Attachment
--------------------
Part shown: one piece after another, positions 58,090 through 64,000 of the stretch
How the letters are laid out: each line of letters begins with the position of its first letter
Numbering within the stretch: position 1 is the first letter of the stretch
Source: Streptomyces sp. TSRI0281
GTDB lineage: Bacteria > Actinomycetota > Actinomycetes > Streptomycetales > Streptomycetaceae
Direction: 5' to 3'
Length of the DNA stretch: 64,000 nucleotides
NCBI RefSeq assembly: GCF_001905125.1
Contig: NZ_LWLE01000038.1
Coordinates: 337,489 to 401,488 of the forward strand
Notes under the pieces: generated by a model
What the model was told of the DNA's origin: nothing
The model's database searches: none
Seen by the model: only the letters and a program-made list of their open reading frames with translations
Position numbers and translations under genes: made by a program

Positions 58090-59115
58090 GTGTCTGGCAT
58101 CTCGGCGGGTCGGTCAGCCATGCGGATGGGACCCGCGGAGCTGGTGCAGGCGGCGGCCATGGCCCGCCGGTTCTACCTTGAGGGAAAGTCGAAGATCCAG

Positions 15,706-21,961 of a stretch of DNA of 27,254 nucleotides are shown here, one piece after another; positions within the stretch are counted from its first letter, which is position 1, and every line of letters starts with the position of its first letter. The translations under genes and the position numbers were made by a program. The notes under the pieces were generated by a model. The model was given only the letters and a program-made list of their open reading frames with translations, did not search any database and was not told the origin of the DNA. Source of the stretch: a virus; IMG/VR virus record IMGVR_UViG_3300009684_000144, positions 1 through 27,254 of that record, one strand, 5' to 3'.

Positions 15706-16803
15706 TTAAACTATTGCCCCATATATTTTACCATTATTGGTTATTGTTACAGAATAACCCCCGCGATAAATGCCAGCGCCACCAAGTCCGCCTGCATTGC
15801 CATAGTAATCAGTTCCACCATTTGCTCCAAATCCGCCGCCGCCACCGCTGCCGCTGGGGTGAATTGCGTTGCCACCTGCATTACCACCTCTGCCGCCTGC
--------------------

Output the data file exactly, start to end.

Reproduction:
Part shown: one piece after another, positions 58,090 through 64,000 of the stretch
How the letters are laid out: each line of letters begins with the position of its first letter
Numbering within the stretch: position 1 is the first letter of the stretch
Source: Streptomyces sp. TSRI0281
GTDB lineage: Bacteria > Actinomycetota > Actinomycetes > Streptomycetales > Streptomycetaceae
Direction: 5' to 3'
Length of the DNA stretch: 64,000 nucleotides
NCBI RefSeq assembly: GCF_001905125.1
Contig: NZ_LWLE01000038.1
Coordinates: 337,489 to 401,488 of the forward strand
Notes under the pieces: generated by a model
What the model was told of the DNA's origin: nothing
The model's database searches: none
Seen by the model: only the letters and a program-made list of their open reading frames with translations
Position numbers and translations under genes: made by a program

Positions 58090-59115
58090 GTGTCTGGCAT
58101 CTCGGCGGGTCGGTCAGCCATGCGGATGGGACCCGCGGAGCTGGTGCAGGCGGCGGCCATGGCCCGCCGGTTCTACCTTGAGGGAAAGTCGAAGATCCAG

Positions 15,706-21,961 of a stretch of DNA of 27,254 nucleotides are shown here, one piece after another; positions within the stretch are counted from its first letter, which is position 1, and every line of letters starts with the position of its first letter. The translations under genes and the position numbers were made by a program. The notes under the pieces were generated by a model. The model was given only the letters and a program-made list of their open reading frames with translations, did not search any database and was not told the origin of the DNA. Source of the stretch: a virus; IMG/VR virus record IMGVR_UViG_3300009684_000144, positions 1 through 27,254 of that record, one strand, 5' to 3'.

Positions 15706-16803
15706 TTAAACTATTGCCCCATATATTTTACCATTATTGGTTATTGTTACAGAATAACCCCCGCGATAAATGCCAGCGCCACCAAGTCCGCCTGCATTGC
15801 CATAGTAATCAGTTCCACCATTTGCTCCAAATCCGCCGCCGCCACCGCTGCCGCTGGGGTGAATTGCGTTGCCACCTGCATTACCACCTCTGCCGCCTGC